If you’ve followed me for… pretty much any length of time, you know that I tend to prioritize quality movement before most other things. That’s why I’ve been releasing one video a day on various exercises for the last 239 days and counting.
So I care about good technique. It’s not always the answer, but biomechanics is interesting to me.
Some clients, though, come in with blatant disregard for technique. This is commonly the recovering Crossfitter or college athlete. They don’t feel like they’ve done a workout unless they’re lying in a puddle of sweat by the end of it. They might do 2 hour workouts for fun. They’re usually addicted to the burn.
Doing any one thing in particular is unnecessary for your goals, no matter what they are. But doing something is necessary for progress.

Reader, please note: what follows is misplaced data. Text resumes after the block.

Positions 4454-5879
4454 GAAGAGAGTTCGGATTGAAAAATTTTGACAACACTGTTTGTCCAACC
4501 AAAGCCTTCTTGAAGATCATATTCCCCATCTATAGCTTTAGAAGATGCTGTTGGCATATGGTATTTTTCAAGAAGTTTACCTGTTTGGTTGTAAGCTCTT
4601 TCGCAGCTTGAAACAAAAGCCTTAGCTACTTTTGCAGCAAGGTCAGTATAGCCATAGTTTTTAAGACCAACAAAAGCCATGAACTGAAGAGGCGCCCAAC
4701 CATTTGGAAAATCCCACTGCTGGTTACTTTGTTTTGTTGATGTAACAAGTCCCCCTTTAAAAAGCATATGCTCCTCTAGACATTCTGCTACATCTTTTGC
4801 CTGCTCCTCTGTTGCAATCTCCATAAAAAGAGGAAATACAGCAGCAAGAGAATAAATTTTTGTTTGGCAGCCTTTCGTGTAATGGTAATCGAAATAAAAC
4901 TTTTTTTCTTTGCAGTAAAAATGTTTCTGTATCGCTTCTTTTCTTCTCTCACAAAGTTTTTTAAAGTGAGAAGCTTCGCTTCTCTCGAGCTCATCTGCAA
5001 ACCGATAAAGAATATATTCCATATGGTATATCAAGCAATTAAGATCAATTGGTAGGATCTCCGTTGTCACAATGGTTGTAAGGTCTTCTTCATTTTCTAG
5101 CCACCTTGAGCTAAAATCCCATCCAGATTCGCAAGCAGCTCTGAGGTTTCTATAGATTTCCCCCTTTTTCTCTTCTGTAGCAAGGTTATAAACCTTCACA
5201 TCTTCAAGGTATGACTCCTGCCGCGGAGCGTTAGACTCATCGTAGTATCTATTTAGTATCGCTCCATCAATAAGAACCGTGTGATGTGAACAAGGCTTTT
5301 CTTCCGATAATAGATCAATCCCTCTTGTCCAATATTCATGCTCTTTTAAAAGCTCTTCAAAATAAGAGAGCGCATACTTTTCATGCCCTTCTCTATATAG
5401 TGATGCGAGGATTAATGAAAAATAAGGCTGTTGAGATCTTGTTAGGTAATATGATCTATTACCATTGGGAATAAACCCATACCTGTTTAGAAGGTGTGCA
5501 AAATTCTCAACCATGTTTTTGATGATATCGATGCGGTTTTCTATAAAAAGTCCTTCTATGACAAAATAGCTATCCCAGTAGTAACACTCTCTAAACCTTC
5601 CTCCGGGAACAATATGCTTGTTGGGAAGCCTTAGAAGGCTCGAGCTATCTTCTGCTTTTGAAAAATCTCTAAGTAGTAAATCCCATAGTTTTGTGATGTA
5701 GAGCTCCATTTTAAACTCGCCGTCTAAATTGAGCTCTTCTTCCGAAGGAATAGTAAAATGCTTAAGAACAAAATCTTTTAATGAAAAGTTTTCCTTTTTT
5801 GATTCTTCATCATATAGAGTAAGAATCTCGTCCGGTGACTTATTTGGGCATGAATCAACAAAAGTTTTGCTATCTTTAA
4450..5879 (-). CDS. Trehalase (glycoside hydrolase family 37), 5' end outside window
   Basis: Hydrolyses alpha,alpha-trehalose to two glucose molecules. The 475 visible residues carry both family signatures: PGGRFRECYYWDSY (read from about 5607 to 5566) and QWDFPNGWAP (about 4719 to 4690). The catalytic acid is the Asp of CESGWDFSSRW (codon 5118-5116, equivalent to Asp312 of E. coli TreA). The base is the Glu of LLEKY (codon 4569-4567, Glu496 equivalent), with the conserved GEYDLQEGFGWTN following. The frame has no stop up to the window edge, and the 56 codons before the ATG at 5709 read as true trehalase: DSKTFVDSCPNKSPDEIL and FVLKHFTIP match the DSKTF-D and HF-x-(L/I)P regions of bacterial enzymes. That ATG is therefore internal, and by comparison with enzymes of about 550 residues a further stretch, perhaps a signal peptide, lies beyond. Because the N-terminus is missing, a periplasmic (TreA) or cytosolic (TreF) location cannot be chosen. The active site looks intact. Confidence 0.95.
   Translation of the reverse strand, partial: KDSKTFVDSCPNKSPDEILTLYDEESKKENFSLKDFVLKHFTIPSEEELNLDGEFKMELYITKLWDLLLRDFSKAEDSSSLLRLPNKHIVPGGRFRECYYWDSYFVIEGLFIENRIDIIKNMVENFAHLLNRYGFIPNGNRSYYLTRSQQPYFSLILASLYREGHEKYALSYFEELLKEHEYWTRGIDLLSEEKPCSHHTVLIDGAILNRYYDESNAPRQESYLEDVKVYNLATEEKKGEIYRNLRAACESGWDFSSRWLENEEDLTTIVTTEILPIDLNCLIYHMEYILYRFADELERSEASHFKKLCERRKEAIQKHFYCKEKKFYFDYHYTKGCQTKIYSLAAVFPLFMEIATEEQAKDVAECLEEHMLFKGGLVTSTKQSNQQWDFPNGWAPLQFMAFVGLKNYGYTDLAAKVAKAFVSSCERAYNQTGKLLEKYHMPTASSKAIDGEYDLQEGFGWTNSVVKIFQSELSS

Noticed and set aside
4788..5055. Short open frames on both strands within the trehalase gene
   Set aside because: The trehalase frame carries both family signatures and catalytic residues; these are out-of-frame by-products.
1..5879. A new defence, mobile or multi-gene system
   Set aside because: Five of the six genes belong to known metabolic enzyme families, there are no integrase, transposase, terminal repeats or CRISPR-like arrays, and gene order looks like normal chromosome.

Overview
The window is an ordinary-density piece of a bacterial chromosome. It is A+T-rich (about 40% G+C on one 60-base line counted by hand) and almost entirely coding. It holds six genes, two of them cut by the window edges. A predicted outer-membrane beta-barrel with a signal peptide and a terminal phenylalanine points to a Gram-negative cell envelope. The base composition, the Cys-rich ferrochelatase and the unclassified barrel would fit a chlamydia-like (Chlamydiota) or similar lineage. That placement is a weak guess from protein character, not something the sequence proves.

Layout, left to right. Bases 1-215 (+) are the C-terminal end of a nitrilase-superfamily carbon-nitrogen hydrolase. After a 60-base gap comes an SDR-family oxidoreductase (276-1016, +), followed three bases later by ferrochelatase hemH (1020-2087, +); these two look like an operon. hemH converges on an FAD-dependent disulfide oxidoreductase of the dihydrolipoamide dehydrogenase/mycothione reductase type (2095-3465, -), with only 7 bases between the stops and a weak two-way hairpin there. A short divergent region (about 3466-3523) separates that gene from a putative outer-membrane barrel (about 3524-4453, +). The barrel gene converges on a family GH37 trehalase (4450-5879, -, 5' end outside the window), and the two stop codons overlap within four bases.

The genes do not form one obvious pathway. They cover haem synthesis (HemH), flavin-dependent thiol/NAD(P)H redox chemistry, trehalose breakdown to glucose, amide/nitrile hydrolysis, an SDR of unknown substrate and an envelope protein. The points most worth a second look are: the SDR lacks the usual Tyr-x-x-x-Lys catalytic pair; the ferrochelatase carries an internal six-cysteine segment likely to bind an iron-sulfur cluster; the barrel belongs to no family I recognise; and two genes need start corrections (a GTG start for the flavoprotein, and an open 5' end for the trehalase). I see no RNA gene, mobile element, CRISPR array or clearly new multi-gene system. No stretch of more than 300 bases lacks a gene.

- Find a direction.
- Figure out what steps will get you towards there.
- Re-evaluate monthly.
- Stay the course.
- Make every day a win.
Fitness is a bit of an amorphous target. It’s generic. Does it mean cardiovascular fitness? Weight loss? Relative strength? Absolute strength? Weight deadlifted? Flexibility measured? Workout done in x number of minutes?
Is your goal a fitness goal? Or are you just trying out a new training method?
Most people I work with — at least the “regular” people with day jobs — want to be more fit. It would always be nice to be skinnier, stronger, leaner, toner, healthier, smarter, more muscular, more patient, more even-keeled, less anxious, less depressed, less neurotic, less unstable.
But if you want these things, we have to talk about goal setting.
These Are Your Crossfit Friends
Watch this is you’re looking for a good laugh.
Your Body Language Shapes Who You Are
Watch this if you’re looking for a good cry.
In the following video, Amy Cuddy delivers the #2 most popular TED talk of all time (second to this one).
Cuddy outlines some of the science behind the phrase “fake it ’til you make it.” Her personal experiences make this talk tug at your heart strings.
Now that you’re all emotional, have a great weekend!